With putting off “figuring out” investing until after I graduated from college, I was in for a huge learning curve when I enrolled in my employer’s 401(k) plan.
The ending balance of my first quarter in my employer’s 401(k) plan was $783.02, which included two months of contributions from both sides. Here is how these funds were split up:
- Company stock: $241.60
- PIMCO Total Return Institutional: $120.98
- Artio International Equity Fund A: $106.99
- American Beacon Small Cap Value Plan: $30.31
- Vanguard 500 Index Fund Investor Shares: $25.82
- Vanguard Windsor II Fund Investor Shares: $25.54
- Vanguard Retirement Savings Trust: $90.95
- Vanguard Target Retirement 2050: $110.18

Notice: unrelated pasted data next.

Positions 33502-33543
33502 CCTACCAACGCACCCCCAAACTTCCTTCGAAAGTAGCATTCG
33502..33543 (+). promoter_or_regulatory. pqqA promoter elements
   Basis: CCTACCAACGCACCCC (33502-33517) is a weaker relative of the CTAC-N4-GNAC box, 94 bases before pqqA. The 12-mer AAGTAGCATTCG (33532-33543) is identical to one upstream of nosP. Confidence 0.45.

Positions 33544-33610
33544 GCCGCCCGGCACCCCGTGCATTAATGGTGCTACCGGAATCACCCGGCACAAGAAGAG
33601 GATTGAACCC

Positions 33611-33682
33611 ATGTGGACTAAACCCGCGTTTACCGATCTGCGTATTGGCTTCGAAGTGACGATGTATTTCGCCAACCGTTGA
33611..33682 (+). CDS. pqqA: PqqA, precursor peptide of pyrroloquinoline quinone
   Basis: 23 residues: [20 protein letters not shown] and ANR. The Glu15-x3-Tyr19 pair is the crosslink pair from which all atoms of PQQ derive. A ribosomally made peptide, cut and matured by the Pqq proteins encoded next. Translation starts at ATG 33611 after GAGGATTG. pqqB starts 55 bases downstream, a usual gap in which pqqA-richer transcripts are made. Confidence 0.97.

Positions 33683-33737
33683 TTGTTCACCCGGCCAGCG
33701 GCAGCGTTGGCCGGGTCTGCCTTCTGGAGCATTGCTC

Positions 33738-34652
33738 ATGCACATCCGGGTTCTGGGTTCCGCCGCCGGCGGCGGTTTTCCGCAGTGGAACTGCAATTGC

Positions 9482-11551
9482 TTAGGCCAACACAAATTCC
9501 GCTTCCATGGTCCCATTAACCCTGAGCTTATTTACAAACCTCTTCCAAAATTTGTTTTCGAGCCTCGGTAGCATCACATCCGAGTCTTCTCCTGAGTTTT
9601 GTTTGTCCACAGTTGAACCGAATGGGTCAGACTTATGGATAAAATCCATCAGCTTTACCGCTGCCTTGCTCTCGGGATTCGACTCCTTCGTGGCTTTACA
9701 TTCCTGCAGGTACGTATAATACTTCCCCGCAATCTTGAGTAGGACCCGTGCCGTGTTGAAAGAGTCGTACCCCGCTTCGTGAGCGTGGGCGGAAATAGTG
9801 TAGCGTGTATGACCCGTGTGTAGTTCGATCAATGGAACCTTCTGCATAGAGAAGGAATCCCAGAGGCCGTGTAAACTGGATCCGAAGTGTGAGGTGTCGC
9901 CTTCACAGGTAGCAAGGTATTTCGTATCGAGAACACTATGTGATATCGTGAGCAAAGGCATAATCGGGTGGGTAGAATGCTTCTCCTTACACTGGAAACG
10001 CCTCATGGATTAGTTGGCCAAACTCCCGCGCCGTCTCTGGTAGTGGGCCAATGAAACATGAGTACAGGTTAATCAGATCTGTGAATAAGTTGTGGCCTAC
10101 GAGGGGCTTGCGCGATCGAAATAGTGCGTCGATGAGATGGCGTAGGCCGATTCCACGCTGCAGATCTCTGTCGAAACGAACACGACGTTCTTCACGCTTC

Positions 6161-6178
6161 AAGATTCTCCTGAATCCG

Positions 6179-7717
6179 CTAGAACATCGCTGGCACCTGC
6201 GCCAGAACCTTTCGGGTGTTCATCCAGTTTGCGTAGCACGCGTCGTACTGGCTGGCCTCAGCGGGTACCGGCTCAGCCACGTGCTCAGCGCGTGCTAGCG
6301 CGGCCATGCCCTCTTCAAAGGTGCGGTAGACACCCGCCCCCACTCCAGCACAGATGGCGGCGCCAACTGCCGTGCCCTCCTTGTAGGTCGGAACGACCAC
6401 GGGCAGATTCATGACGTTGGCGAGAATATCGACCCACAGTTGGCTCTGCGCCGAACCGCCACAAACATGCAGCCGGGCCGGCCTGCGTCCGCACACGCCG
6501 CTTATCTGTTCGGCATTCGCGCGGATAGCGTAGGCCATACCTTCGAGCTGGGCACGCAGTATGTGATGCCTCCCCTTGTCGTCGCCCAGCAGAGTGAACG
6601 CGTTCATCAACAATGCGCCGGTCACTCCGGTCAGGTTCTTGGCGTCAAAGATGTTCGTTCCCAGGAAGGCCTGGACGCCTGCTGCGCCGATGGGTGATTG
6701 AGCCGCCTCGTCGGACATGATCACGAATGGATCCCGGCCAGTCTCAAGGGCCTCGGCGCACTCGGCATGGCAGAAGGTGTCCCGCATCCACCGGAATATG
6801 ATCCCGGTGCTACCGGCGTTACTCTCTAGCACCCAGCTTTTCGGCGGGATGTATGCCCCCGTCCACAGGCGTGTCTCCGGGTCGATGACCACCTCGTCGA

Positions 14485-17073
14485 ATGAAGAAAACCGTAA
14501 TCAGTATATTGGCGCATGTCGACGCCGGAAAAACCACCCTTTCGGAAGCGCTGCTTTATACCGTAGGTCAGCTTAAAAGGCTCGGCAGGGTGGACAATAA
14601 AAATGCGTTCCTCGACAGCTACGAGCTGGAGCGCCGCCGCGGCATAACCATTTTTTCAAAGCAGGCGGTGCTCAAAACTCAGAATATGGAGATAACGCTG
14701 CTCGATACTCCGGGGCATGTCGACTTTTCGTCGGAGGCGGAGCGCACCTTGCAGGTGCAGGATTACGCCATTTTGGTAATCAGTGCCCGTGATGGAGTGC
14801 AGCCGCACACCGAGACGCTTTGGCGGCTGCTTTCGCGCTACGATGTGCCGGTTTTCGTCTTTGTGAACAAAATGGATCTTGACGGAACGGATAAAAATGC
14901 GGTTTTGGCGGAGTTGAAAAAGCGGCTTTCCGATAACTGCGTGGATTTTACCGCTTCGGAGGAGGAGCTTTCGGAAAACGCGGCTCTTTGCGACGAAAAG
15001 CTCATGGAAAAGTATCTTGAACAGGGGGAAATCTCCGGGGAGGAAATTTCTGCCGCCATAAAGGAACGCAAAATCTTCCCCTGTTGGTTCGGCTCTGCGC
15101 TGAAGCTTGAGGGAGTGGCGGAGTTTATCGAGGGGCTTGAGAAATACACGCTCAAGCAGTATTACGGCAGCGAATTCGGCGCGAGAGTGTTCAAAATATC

- Vanguard Strategic Equity Fund: $30.57
Wow! Not only did I not know what I was doing, but I had managed to put dribbles of money into almost every fund available in my 401(k).
At orientation, I could have filled out a simple form that would have automatically enrolled me in the 401(k) plan and put my contributions into the age-appropriate Target Retirement Fund, but I chose not to because I thought I could figure it out myself and do it all online. It turned out that I lost a month of being able to contribute because I didn’t turn the form in at orientation AND I ended up with this ridiculous asset allocation because I had zero idea about what I was doing.
By the end of the second and third quarters, there was more money in the account, but I still had it split up amongst 9 funds. The important part, looking back, is that I started contributing and kept contributing, even though they were reasonably small amounts – in that first year, I only contributed just over $2,500 to my 401(k).